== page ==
Words are needed to think about numbers, study suggests

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Edge Guerrero
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Words are needed to think about numbers, study suggests

Postby Edge Guerrero » Wed Feb 09, 2022 11:17 pm

Among adults who vary in their knowledge of number words, the ability to reason about numbers is bound by the highest number they can count to

Date: February 8, 2022
Source: Massachusetts Institute of Technology

Summary: Researchers have found a new relationship between counting ability of Tsimane' individuals and their ability to perform matching tasks that involve numbers up to about 25. The results suggest that in order to think about exact numbers, people need to have a word for that number.

Among many of the Tsimane' people, who live in a remote region of the Bolivian rainforest, numbers do not play an important role in their lives, and people living in this society vary widely in how high they can count.

A new study from MIT and the University of California at Berkeley has found a relationship between the counting ability of Tsimane' individuals and their success at matching tasks that involve numbers up to about 25. The researchers found that most subjects could accurately perform tasks that require matching numbers of objects, but only up to the highest number that they could count to.

The results suggest that in order to represent an exact quantity larger than four, people may need to have a word for that number, says Edward Gibson, an MIT professor of brain and cognitive sciences.

"This finding provides the clearest evidence to date that number words play a functional role in people's ability to represent exact quantities larger than four, and supports the broader claim that language can enable new conceptual abilities," says Gibson, one of the authors of the new study.

Berkeley postdoc Benjamin Pitt is the lead author of the paper, which appears today in Psychological Science. Steven Piantadosi, an assistant professor of psychology at Berkeley, is the senior author of the study.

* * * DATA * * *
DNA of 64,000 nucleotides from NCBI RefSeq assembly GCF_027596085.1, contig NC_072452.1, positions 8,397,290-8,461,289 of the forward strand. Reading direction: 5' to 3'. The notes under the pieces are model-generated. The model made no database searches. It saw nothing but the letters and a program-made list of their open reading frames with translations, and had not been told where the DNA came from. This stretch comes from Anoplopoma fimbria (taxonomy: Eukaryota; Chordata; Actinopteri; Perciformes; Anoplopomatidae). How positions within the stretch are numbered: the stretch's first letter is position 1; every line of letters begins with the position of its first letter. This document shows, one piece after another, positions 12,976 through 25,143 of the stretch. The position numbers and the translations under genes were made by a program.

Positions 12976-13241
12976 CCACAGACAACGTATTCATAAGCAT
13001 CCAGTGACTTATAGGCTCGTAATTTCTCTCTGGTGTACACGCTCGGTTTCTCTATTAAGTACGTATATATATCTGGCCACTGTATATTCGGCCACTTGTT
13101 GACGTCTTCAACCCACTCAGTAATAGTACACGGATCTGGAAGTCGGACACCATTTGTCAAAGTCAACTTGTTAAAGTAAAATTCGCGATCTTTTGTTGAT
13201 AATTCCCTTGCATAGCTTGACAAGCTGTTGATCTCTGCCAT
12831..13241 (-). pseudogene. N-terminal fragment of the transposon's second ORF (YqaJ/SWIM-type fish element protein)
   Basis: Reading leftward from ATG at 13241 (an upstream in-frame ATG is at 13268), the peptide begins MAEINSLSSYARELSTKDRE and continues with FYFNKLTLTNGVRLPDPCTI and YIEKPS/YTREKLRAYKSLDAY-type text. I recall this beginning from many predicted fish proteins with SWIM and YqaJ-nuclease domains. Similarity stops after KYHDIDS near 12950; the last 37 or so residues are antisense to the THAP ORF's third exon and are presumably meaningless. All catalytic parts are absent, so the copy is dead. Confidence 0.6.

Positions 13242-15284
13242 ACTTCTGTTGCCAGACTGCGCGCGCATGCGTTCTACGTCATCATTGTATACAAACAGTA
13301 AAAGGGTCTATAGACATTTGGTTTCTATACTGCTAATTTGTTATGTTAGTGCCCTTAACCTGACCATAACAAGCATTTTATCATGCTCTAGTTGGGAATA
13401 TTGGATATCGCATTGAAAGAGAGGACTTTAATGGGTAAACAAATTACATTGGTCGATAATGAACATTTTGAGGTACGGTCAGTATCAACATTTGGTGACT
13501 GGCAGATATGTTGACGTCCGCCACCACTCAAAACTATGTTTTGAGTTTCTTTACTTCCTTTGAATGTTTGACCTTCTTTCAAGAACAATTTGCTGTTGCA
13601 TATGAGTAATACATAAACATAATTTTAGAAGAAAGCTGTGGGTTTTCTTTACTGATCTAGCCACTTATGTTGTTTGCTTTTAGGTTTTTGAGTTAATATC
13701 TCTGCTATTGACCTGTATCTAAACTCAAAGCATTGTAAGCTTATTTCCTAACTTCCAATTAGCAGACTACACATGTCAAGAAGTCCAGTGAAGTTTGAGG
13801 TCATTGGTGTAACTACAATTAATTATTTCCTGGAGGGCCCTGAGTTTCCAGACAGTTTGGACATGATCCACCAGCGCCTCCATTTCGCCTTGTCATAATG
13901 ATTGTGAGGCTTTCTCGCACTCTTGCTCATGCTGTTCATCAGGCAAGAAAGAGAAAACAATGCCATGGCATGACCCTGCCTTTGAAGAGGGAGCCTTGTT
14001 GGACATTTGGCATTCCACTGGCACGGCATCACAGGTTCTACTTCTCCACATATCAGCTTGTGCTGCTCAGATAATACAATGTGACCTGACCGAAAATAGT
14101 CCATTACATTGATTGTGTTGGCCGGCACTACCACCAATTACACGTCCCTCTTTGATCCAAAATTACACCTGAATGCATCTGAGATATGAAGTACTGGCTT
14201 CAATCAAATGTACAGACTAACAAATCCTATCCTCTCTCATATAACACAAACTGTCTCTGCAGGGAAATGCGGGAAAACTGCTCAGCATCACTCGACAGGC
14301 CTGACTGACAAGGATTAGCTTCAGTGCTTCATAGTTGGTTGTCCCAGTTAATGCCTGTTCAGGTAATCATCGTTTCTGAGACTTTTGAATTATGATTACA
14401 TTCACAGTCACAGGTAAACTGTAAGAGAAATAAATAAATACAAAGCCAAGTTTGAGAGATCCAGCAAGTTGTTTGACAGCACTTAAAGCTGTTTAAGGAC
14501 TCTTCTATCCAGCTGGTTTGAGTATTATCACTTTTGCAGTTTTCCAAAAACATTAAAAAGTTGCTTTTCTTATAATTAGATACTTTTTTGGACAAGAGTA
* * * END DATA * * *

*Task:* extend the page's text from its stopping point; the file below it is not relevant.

Words count

In a 2014 study, Gibson, Piantadosi, and former MIT graduate student Julian Jara-Ettinger found that Tsimane' children learn the meanings of number words along the same developmental trajectory as children in industrialized societies. That is, first they understand "one," then they add "two, "three," and "four," in sequence. At that point, however, a dramatic shift in understanding takes place, and children grasp the meanings of not only "five" and "six," but all of the number words they know.

Children in industrialized societies, which place a much greater emphasis on numbers, begin to learn to count around age 2 and have a sophisticated understanding of numbers and counting by age 4 or 5. However, among the Tsimane', this trajectory occurs later, beginning around age 5 and ending around age 8.

For the new study, Gibson and his colleagues identified 15 Tsimane' people who could count to somewhere between six and 20, and 15 who could count to at least 40. This gave them the opportunity to compare individuals with different verbal counting abilities and to test the hypothesis that without number words, people are unable to do exact matching tasks that require them to mentally represent numbers greater than four.